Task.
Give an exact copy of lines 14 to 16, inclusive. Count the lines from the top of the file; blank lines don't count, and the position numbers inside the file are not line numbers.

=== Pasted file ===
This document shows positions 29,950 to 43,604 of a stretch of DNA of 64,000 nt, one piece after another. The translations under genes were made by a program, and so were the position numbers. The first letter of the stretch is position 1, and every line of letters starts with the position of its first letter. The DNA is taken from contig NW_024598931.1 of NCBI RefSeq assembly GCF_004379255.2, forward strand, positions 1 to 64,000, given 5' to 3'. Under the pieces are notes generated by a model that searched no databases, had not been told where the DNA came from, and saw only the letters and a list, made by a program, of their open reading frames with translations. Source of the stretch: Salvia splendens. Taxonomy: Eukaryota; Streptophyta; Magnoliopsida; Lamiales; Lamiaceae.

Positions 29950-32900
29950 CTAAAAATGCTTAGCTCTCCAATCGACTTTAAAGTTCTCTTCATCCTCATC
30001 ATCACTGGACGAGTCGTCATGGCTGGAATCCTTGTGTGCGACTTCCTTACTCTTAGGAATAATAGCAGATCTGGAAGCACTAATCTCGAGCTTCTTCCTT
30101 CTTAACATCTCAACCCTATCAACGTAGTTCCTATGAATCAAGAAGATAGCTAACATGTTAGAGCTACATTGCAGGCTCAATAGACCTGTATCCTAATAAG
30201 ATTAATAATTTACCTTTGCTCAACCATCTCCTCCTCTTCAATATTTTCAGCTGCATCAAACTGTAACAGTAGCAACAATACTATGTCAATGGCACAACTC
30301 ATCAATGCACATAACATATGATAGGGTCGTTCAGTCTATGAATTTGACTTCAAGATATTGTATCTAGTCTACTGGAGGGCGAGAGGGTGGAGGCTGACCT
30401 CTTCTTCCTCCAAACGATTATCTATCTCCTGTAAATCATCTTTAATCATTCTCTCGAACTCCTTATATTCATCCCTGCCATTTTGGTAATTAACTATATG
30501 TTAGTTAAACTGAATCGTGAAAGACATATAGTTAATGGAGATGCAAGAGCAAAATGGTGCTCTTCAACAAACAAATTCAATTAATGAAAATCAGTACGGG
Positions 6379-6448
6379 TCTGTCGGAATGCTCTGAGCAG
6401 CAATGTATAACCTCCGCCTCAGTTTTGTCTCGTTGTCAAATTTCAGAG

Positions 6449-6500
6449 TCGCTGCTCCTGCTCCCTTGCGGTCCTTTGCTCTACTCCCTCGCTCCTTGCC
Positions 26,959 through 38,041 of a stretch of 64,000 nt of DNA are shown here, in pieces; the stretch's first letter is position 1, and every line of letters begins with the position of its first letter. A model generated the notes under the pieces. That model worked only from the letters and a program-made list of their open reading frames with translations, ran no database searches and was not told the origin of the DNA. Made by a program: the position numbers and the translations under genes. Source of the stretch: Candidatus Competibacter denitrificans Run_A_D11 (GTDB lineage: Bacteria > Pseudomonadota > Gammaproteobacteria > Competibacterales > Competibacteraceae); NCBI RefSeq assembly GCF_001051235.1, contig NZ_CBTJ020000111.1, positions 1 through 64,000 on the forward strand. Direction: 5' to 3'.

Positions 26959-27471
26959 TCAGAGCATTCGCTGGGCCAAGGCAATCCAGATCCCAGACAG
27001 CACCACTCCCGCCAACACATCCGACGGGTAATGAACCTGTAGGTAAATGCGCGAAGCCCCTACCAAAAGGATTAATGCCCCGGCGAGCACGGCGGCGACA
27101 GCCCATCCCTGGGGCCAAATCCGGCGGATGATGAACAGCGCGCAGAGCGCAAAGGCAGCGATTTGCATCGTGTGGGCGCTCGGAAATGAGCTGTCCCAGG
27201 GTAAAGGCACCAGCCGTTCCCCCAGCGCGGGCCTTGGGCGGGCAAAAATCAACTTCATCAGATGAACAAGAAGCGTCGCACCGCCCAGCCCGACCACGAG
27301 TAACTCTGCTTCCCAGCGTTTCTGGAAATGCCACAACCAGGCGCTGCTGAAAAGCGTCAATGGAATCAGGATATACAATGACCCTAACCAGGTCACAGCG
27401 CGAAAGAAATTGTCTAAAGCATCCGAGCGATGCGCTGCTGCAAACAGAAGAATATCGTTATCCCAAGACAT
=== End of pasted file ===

6449 TCGCTGCTCCTGCTCCCTTGCGGTCCTTTGCTCTACTCCCTCGCTCCTTGCC
Positions 26,959 through 38,041 of a stretch of 64,000 nt of DNA are shown here, in pieces; the stretch's first letter is position 1, and every line of letters begins with the position of its first letter. A model generated the notes under the pieces. That model worked only from the letters and a program-made list of their open reading frames with translations, ran no database searches and was not told the origin of the DNA. Made by a program: the position numbers and the translations under genes. Source of the stretch: Candidatus Competibacter denitrificans Run_A_D11 (GTDB lineage: Bacteria > Pseudomonadota > Gammaproteobacteria > Competibacterales > Competibacteraceae); NCBI RefSeq assembly GCF_001051235.1, contig NZ_CBTJ020000111.1, positions 1 through 64,000 on the forward strand. Direction: 5' to 3'.

Positions 26959-27471